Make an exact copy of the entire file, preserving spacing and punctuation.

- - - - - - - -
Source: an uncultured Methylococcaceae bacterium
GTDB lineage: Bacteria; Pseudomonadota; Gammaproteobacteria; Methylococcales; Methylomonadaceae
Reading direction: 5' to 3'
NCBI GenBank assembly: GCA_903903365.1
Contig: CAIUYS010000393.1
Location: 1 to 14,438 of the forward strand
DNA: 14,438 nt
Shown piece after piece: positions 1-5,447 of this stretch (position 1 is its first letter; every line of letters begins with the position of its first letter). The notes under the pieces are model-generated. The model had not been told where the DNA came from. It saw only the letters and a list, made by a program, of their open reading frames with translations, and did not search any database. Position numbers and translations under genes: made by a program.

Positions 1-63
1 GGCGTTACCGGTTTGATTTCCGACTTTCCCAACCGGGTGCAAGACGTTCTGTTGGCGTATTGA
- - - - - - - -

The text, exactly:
Source: an uncultured Methylococcaceae bacterium
GTDB lineage: Bacteria; Pseudomonadota; Gammaproteobacteria; Methylococcales; Methylomonadaceae
Reading direction: 5' to 3'
NCBI GenBank assembly: GCA_903903365.1
Contig: CAIUYS010000393.1
Location: 1 to 14,438 of the forward strand
DNA: 14,438 nt
Shown piece after piece: positions 1-5,447 of this stretch (position 1 is its first letter; every line of letters begins with the position of its first letter). The notes under the pieces are model-generated. The model had not been told where the DNA came from. It saw only the letters and a list, made by a program, of their open reading frames with translations, and did not search any database. Position numbers and translations under genes: made by a program.

Positions 1-63
1 GGCGTTACCGGTTTGATTTCCGACTTTCCCAACCGGGTGCAAGACGTTCTGTTGGCGTATTGA